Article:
Send to

Choose Destination
See comment in PubMed Commons below
Arch Phys Med Rehabil. 2003 Aug;84(8):1150-3.

Utility of laryngeal electromyography in predicting recovery after vocal fold paralysis.

Author information

  • 1Department of Physical Medicine and Rehabilitation, University of Pittsburgh School of Medicine, Pittsburgh, PA 15213, USA.



To determine the value of laryngeal electromyography in predicting recovery after vocal fold paralysis and to determine what elements of laryngeal electromyography are most predictive of outcome.


Cohort study with retrospective data review.


University voice center.


Consecutive sample of 31 patients with vocal fold paralysis diagnosed by indirect laryngoscopy, using either nasal insertion with a flexible nasopharyngoscope or peroral with a 70 degrees Hopkins rod. Inclusion criteria were that laryngeal electromyography had to have been performed between 21 days and 6 months from the onset of symptoms and patients must have been followed a minimum of 6 months.


Not applicable.


Vocal fold motion at 6 months from onset of symptoms.


Nine subjects (29%) had resolved vocal fold motion, whereas 22 (71%) had persistent vocal fold paralysis. By using our laryngeal electromyography paradigm, 4 of 6 patients with a laryngeal electromyography prognosis of excellent resolved. The predictive value for a negative test was 66.7%. For patients with a fair or poor prognosis, 5 of 25 resolved. The predictive value for a positive test was 80%. Only 8 of 22 patients with persistent vocal fold paralysis had fibrillations, and spontaneous activity was not significantly related to outcome. Patients with absent or greatly decreased motor unit recruitment had a significantly higher proportion of permanent vocal fold paralysis (P<.05). Stepwise forward logistic regression determined that prognosis by laryngeal electromyography and onset time were significant predictors of outcome (P<.01). The model predicted 44.4% of resolved cases, which represents a moderate prediction.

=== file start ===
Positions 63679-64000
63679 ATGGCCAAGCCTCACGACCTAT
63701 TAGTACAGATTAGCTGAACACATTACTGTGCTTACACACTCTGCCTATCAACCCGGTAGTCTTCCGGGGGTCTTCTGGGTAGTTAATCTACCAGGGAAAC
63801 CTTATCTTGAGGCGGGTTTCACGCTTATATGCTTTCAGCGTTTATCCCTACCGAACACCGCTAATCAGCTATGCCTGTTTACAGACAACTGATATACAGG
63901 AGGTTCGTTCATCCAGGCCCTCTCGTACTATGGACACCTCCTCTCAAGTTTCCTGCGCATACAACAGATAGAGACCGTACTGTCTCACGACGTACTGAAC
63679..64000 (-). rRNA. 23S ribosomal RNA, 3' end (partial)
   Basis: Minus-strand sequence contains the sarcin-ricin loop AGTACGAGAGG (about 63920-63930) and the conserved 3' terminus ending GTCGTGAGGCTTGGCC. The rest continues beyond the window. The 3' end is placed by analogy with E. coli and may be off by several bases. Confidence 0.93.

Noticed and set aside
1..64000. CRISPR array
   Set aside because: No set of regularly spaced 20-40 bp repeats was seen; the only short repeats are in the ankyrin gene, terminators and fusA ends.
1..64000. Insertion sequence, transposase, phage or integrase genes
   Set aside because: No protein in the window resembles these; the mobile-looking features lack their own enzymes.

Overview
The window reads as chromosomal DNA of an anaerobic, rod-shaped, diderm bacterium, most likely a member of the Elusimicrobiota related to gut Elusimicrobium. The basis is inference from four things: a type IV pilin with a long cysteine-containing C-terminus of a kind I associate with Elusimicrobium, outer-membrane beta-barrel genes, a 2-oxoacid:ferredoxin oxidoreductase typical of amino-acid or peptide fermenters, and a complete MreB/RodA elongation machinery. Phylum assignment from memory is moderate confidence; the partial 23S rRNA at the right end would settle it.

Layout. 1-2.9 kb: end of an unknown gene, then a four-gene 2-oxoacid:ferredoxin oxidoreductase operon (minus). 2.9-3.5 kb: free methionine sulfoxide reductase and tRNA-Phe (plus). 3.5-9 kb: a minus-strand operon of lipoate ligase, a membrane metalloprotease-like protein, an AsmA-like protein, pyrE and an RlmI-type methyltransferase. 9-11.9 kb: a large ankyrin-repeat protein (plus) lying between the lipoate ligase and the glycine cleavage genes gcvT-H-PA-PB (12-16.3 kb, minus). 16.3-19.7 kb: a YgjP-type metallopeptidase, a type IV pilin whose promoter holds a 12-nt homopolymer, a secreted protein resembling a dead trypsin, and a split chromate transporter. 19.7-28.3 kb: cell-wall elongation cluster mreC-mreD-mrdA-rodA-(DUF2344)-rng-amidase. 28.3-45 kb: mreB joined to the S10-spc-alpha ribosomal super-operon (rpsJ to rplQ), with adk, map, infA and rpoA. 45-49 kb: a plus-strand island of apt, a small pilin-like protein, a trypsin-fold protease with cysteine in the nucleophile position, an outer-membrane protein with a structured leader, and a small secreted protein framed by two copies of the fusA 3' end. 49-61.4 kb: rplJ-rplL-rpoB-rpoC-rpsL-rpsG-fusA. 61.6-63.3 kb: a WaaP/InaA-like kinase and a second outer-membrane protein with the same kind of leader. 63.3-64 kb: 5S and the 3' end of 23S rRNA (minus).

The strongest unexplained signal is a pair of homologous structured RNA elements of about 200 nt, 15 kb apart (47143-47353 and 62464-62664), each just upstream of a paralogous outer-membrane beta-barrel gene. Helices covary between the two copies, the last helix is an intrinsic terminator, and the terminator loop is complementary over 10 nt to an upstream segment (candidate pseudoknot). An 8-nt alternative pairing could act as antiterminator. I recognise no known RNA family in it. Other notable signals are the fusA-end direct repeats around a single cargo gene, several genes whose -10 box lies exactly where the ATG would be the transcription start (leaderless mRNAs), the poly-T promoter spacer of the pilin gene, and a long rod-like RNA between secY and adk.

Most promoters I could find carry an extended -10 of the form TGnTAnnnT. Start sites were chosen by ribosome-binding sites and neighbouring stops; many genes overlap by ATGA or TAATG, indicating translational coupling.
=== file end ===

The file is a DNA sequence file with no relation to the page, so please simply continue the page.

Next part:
This study confirms the utility of laryngeal electromyography in assessing prognosis for recovery of vocal fold motion after laryngeal nerve injury. The results support our hypothesis that preset decision rules based on laryngeal electromyography data can be effectively used to determine a prognosis for recovery of vocal fold motion.

Comment in

[PubMed - indexed for MEDLINE]
PubMed Commons home

PubMed Commons

How to join PubMed Commons

    Supplemental Content

    Full text links

    Icon for Elsevier Science
    Loading ...
    Support Center